Born in 1988, Rustam Yulbarisov works as a journalist in Moscow and is a socialist. Thanks to Bryan Gigantino for the heads-up. Translated by the Russian Reader

The FSB’s Tall Tales

FSB Head Talks of Terrorist Attacks Prevented on Election Day
Russian Security Services Have Prevented Six Terrorist Attacks So Far This Year, Including at Polling Stations on Election Day and a Mall in Saratov
Yeveniya Malyarenko
RBC
April 10, 2018

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FSB Director Alexander Bortnikov. Photo by Sergei Guneyev. Courtesy of RIA Novosti and RBC

During the first quarter of 2018, the Russian Federal Security Service (FSB) prevented six terrorist attacks. FSB director Alexander Bortnikov made this claim during a meeting of the National Anti-Terrorist Committee (NAC), reports TASS.

According to Bortnikov, all the attacks were stopped in the planning stage. However, Bortnikov intimated that insurgents had hoped to carry out some of the attacks at polling stations in Ingushetia and Bashkortostan during the March 18 Russian presidential election. Thus, in February, as part of a counter-terrorist operation in Ingushetia’s Nazran District “that encountered armed resistance,” Bortnikov said, “two bandits who were supporters of Islamic State” (an organization banned in Russia) were killed while planning an attack.

In March, FSB officers detained two members of a “radical right-wing group” in Bashkortostan. As Bortnikov stressed, both individuals were planning to carry out terrorist attacks at polling stations in Ufa. Subsequently, two “high-powered” homemade  explosive devices were seized in the homes of the detained individuals.

In addtion, as Bortnikov reported, FSB officers eliminated several members of another IS cell while trying to detain them.

“They were planning to carry out a terrorist attack at a shopping mall in Saratov,” Bortnikov explained, stressing the security services had discovered weapons and a homemade explosive device containing the equivalent of nearly three kilos of TNT in the possession of the alleged terrorists.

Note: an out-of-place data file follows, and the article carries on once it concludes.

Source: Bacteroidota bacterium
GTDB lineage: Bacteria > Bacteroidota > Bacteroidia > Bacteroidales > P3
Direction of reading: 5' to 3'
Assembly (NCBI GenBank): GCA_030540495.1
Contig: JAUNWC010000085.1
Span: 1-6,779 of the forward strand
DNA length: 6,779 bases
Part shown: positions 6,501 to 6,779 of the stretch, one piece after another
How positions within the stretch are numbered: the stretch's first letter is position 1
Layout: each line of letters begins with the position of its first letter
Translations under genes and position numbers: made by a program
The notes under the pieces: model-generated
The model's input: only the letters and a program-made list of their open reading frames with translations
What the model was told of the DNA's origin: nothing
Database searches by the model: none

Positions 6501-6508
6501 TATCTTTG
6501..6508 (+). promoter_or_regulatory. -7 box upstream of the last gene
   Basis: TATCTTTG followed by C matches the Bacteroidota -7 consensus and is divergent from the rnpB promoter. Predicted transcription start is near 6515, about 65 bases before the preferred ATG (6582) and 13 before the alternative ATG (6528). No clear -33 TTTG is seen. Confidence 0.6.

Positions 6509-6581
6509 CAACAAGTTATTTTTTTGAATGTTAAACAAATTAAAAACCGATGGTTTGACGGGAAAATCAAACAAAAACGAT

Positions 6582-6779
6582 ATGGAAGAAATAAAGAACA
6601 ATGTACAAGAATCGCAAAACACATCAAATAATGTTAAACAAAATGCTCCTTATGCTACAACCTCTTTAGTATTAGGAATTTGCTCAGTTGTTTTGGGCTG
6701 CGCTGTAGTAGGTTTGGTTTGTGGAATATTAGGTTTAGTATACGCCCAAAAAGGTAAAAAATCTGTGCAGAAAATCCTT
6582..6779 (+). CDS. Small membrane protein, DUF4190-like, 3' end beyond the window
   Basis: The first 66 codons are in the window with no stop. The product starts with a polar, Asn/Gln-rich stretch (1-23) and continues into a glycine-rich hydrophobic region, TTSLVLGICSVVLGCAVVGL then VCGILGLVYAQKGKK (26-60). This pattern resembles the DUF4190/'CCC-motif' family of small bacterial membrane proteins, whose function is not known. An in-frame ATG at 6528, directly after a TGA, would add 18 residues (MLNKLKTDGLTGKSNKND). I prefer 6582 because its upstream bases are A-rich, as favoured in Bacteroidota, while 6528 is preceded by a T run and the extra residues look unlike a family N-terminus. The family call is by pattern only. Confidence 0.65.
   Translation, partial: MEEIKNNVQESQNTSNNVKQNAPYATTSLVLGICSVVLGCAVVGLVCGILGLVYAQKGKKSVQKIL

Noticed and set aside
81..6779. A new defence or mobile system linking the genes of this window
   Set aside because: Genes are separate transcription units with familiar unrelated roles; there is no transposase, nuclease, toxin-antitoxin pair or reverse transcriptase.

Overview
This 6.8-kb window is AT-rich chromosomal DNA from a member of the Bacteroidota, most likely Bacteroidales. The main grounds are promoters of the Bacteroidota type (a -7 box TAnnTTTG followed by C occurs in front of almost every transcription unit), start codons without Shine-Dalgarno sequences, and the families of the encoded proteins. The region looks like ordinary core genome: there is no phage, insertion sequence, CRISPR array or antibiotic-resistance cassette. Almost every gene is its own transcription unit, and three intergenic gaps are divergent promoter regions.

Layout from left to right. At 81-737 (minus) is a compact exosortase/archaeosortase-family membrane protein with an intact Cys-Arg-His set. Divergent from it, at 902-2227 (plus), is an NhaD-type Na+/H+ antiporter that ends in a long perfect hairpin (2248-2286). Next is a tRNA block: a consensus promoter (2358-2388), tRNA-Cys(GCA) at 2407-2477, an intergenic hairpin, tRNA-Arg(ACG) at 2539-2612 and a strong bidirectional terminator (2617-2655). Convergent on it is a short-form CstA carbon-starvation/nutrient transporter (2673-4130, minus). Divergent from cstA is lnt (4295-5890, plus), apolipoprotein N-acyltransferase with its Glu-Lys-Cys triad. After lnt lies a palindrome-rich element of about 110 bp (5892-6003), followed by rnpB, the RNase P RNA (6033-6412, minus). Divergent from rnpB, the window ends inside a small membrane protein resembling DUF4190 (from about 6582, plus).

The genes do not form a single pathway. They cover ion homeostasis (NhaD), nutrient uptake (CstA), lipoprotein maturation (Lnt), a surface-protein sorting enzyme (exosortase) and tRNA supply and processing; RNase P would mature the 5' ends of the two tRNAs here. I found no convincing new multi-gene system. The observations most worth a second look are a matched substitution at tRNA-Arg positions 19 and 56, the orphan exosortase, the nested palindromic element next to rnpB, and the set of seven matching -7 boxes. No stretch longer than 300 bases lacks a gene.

Translated by the Russian Reader

NB. When reading this account of the FSB’s alleged successes in preventing terrorist attacks, it is hard not wonder whether its stats for the first quarter of 2018 included the yeoman’s work the agency has done in unmasking the would-be terrorists of the so-called Network and the New Greatness movement, two organizations that were, allegedly, planning nothing less than armed insurrection nationwide.

The only problem is all the real evidence points to the FSB’s having fabricated these terrorist organizations from whole cloth, in the first case, torturing eight utterly harmless antifascists in Penza and Petersburg into confessing their nonexistent guilt and, in the second case, embedding undercover agents in a tiny, loosely aquainted group of people, who were just as harmless, and actively encouraging them to establish an equally fictitious “militant group.”

When you know the gory details of these stories, you find it is plausible that Director Bortnikov’s tales of the FSB’s derring-do in Ingushetia and Bashkortostan are convenient fictions, too.

Judge for yourself. Or, if you don’t believe me or the two dozen translated articles listed below, read about the Penza-Petersburg “terrorism” case in NewsweekTRR